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Who knew I was already right when I hypothesized two weeks ago that the DOE was hoping to change the way teachers are evaluated? Well, besides Eduwonkette, who left a comment telling me so, and at least 140 principals whose teachers are already being judged according to their students' test scores in an initiative so top secret that even the teachers don't know about it? Very few people, it appears, according to the New York Times.
In the already-underway experiment, which the Times was the first to report, the test score gains of students at 140 schools will be used to judge their teachers' success. The DOE is setting "predicted gains" for teachers based on their students' skills, experiences, and backgrounds and then crunching the numbers to see if the teachers meet those goals. The DOE told the Times, which broke the story, that it doesn't plan to use the results to make hiring or firing decisions about individual teachers. But Chris Cerf, who apparently has been deputized to talk up the program, said the results could be one factor used in those decisions, and that ultimately making the results public (a la the progress reports) would reward good teachers and put pressure on bad ones. Certainly, the DOE must be interested in providing more ammunition for the teacher firing squads assembled earlier this year.
Naturally, the UFT's Randi Weingarten, who has backed down in her opposition to other controversial plans, including the Teacher Performance Unit, sounds angry about this one, telling the Times that she and the city disagree on whether results from this pilot or its expansion could be used under the teachers' contract to make hiring or firing decisions. (On the other hand, the Times says the UFT has known about the experiment for four months, but we haven't heard any complaints until now.)
The initiative also appears to undercut the little agency afforded teachers in determining how performance pay is distributed this year. I'm pretty sure that we don't know how many of the schools included in the performance pay pilot elected to distribute their earnings across the whole faculty rather than to individual teachers, but I think it's safe to guess that's what happened in most schools. Now the DOE is doing the divisive, problematic work its teachers declined to do.
The Times predicts a battle this summer between the DOE and the UFT over the experiment results. Let's hope Randi Weingarten (or, potentially, her successor) is up for the fight. The DOE is abusing test score data, which aren't meant for this kind of crunching, and keeping teachers in the dark about how they're being evaluated. Regardless of the quality of the research (though even that is questionable Eduwonkette wonders whether the experiment is ethical given that many of the research subjects don't know they are part of an experiment at all), the way the DOE has gone about this one is just not right.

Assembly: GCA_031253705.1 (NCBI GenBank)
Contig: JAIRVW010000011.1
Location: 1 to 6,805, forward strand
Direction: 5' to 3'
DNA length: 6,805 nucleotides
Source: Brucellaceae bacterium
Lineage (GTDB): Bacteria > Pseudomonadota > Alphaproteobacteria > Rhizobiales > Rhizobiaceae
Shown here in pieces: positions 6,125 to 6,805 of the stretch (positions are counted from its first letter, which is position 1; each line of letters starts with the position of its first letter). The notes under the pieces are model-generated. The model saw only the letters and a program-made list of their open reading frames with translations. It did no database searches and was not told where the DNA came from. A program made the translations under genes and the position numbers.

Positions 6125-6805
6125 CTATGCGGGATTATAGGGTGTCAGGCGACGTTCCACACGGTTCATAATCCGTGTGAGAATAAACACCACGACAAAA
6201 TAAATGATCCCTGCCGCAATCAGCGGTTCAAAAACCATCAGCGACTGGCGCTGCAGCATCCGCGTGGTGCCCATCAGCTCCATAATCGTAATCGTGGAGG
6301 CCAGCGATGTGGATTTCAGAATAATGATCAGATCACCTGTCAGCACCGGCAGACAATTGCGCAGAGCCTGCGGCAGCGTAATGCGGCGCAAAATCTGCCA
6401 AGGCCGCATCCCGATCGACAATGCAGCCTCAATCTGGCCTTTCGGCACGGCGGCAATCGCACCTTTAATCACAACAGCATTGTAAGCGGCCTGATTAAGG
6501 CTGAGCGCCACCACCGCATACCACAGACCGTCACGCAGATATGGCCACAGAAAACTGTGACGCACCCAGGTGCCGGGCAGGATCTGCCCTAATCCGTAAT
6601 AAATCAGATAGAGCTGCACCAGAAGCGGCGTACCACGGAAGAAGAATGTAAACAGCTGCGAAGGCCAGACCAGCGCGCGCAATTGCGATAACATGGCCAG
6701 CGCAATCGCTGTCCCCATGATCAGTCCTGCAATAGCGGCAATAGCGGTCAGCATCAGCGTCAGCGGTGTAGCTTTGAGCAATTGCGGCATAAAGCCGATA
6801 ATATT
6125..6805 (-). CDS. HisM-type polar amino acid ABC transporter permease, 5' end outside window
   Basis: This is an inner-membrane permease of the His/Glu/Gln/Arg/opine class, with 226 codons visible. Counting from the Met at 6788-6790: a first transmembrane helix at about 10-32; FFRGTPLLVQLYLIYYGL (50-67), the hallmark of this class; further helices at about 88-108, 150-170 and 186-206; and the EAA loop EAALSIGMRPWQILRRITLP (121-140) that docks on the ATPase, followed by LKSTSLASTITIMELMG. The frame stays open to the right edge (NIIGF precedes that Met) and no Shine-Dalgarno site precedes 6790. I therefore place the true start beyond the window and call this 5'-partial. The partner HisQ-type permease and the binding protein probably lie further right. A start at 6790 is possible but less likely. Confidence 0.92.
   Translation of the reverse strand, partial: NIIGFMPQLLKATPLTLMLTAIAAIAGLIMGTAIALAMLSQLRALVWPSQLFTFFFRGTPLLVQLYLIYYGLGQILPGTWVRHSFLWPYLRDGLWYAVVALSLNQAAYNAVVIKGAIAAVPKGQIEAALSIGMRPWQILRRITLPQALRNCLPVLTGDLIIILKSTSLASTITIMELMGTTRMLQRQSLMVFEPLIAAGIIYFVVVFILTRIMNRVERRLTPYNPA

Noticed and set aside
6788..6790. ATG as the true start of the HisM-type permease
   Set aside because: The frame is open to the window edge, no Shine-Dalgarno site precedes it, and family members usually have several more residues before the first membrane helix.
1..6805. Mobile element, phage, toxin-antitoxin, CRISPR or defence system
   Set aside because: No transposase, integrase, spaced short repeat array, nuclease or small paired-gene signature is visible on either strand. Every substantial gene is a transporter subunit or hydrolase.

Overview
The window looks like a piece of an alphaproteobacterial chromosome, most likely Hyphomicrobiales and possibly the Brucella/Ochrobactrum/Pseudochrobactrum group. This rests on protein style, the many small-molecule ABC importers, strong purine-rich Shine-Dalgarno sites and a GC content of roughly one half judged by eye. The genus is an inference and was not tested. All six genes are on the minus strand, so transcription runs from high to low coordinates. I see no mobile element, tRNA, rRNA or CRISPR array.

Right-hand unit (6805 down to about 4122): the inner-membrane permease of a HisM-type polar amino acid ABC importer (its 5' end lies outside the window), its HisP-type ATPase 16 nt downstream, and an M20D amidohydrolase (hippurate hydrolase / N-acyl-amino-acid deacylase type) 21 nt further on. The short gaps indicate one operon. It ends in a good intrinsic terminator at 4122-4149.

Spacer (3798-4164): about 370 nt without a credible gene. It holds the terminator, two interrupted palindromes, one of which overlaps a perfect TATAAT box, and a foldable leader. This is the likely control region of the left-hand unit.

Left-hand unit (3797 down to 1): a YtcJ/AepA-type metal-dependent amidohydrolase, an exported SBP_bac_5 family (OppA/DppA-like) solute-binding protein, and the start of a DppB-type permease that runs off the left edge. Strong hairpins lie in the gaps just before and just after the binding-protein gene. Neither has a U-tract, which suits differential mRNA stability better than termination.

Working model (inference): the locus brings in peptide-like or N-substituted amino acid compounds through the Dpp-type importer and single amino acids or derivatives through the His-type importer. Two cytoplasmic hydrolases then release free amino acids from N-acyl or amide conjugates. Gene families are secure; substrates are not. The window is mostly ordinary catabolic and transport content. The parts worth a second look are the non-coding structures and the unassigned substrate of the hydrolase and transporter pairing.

Speaking of scaling down big plans, it looks like the state will be giving the city's schools $100 million less this year than originally planned in new money. Citing budget constraints, the state is backing down on the amount of money, secured as a result of the 13-year Campaign for Fiscal Equity lawsuit, awarded to the city's schools. Yesterday at the middle school equity rally, CFE Director Geri Palast said, "Committed funding increases for education must be immunized from claims of tight budgets and economic downturns." Unfortunately for kids in New York City and other communities around the state, that immunity doesn't exist.
The DOE makes a lot of noise when it rolls out a new initiative but it does a good job of staying quiet when it scales them back. The Post reported this past weekend that the science test planned for grades 3 and 6 will not be offered this year after all, at least not for the vast majority of middle and high schools. And science proficiency won't be a consideration in promotion decisions as the DOE last year suggested it would be. According to the Post, the DOE now plans to start testing all students in science next year.
What's the reason for the delay? Apparently, the DOE found it didn't have time to train teachers adequately in the new citywide science curriculum; the Post has quotes from a couple of anonymous teachers who report having "boxes of junk" in their classrooms but no idea how to use their contents. The DOE also says it needs further field testing to devise a fair test.
Inadequate training for teachers and a flawed test sound like good arguments for slowing down implementation of the science test schedule. I'm just surprised that the DOE listened to those arguments after rolling out initiatives far more half-baked than this one. And for those who saw the science test as a sign that the DOE would no longer tolerate schools spending all of their instructional time working on skills tested on the math and English state tests, the delay is certainly disappointing. Let's hope that schools haven't been trained too well on teaching only to tests and still make use of the new science curriculum.
With so much to worry about on a daily basis gifted and talented screening, middle school admissions, the barrage of standardized testing it can be easy to lose sight of the larger reality that schools can help move society toward racial and economic equality and that they also can hold society back. To honor Martin Luther King Day today, the NYC Coalition for Educational Justice is holding a rally to call for improvements to middle-grades education, when black and Latino students fall behind most. Other groups and institutions are holding Martin Luther King Day events around the city as well. Tomorrow it's back to school and work for all of us, but today we ought to step back and think about the big picture.